Recognizing Heritage


Recognizing Heritage

The Politics of Multiculturalism in New Mexico

Thomas H. Guthrie

336 pages
26 photographs, 2 drawings, 1 map, 1 appendix


December 2013


$35.00 Add to Cart
eBook (EPUB)
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November 2021


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December 2013


$70.00 Add to Cart
eBook (PDF)
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December 2013


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About the Book

In 2006 Congress established the Northern Rio Grande National Heritage Area to recognize the four-hundred-year “coexistence” of Spanish and Indian peoples in New Mexico and their place in the United States. National heritage areas enable local communities to partner with the federal government to promote historic preservation, cultural conservation, and economic development. Recognizing Heritage explores the social, political, and historical context of this and other public efforts to interpret and preserve Native American and Hispanic heritage in northern New Mexico.
The federal government’s recognition of New Mexico’s cultural distinctiveness contrasts sharply with its earlier efforts to wipe out Indian and Hispanic cultures. Yet even celebrations of cultural difference can reinforce colonial hierarchies. Multiculturalism and colonialism have overlapped in New Mexico since the nineteenth century, when Anglo-American colonists began promoting the region’s unique cultures and exotic images to tourists. Thomas H. Guthrie analyzes the relationship between heritage preservation and ongoing struggles over land, water, and identity resulting from American colonization. He uses four sites within the heritage area to illustrate the unintentional colonial effects of multiculturalism: a history and anthropology museum, an Indian art market, a “tricultural” commemorative plaza, and a mountain village famous for its adobe architecture. Recognizing Heritage critiques the politics of recognition and suggests steps toward a more just multiculturalism that fundamentally challenges colonial inequalities.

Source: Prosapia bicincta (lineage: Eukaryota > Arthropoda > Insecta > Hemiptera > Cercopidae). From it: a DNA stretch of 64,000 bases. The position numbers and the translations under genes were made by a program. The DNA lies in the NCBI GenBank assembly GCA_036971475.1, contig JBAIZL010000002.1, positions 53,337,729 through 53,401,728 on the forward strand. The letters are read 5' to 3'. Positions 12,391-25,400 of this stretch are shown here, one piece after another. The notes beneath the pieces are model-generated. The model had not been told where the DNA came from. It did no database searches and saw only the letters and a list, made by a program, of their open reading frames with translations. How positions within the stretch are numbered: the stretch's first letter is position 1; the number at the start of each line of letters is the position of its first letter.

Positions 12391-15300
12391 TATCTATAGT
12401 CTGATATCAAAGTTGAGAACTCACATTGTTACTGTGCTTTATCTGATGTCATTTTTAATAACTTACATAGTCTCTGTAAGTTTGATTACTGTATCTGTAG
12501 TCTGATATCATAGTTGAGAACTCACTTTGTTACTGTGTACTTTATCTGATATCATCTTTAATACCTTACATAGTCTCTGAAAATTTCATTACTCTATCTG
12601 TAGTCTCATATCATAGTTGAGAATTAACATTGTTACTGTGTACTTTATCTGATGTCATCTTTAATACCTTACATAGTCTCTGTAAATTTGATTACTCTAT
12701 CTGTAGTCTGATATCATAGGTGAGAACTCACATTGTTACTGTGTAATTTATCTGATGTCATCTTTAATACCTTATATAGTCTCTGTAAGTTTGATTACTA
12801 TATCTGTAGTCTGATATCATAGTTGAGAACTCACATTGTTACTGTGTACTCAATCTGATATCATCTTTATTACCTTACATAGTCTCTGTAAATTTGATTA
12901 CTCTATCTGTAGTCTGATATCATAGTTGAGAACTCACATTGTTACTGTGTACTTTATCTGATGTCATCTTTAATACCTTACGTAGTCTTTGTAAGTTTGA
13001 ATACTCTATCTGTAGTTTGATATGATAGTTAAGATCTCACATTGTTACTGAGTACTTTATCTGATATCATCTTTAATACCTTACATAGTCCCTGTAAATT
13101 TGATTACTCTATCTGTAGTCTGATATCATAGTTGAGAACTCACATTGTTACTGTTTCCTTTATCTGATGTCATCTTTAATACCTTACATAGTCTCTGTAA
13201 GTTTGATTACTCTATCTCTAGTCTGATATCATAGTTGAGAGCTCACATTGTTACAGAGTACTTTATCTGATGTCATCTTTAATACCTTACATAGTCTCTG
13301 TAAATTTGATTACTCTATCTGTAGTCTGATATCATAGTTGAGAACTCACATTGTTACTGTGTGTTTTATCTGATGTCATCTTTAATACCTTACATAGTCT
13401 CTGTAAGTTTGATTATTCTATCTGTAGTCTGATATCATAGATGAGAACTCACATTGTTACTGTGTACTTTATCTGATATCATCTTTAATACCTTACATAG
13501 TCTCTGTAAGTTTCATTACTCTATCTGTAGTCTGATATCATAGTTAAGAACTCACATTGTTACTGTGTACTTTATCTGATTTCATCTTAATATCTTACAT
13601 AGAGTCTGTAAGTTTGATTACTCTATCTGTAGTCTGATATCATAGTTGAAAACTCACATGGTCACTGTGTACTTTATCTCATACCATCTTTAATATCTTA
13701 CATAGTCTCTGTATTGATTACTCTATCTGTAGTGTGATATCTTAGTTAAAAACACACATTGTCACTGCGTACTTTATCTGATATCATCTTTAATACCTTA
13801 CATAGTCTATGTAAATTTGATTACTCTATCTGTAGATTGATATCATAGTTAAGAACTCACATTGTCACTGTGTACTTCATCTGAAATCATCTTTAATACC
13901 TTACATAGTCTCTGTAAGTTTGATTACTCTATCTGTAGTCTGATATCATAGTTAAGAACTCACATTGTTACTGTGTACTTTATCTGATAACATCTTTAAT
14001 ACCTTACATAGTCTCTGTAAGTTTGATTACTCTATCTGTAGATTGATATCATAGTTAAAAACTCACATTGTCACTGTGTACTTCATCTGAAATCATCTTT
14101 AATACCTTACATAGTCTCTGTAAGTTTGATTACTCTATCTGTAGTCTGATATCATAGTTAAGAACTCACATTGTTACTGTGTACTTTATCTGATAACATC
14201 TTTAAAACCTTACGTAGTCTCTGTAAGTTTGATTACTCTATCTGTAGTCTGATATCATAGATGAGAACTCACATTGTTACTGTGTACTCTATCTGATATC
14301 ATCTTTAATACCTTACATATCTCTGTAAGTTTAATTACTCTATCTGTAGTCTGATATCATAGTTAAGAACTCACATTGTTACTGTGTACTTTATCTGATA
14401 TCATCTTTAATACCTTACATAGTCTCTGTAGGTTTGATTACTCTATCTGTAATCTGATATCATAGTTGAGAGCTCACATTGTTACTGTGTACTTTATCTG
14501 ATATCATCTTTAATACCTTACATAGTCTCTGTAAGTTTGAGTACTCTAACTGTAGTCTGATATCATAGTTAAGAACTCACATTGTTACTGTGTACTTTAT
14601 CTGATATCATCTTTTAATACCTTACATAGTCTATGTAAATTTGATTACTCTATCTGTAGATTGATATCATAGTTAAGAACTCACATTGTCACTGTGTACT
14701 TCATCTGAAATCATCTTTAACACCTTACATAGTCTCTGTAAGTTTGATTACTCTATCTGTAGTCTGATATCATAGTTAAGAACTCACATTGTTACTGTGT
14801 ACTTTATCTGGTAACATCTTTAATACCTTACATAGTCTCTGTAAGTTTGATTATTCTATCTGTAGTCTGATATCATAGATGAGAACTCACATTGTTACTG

Author Bio

Thomas H. Guthrie is an associate professor of sociology and anthropology at Guilford College. His articles have appeared in International Journal of Heritage Studies, CRM: The Journal of Heritage Stewardship, and Ethnohistory.

Table of Contents

List of Illustrations
A Note on Terminology
1. Constructing History at the Palace of the Governors
2. Authenticity under the Palace Portal
3. Heritage and Recognition in the Española Valley
4. The Politics of Preservation in Las Trampas
5. Anthropology, Heritage, and Multicultural Justice
Epilogue: Danza de los Antepasados
Appendix: Northern Rio Grande National Heritage Area Act

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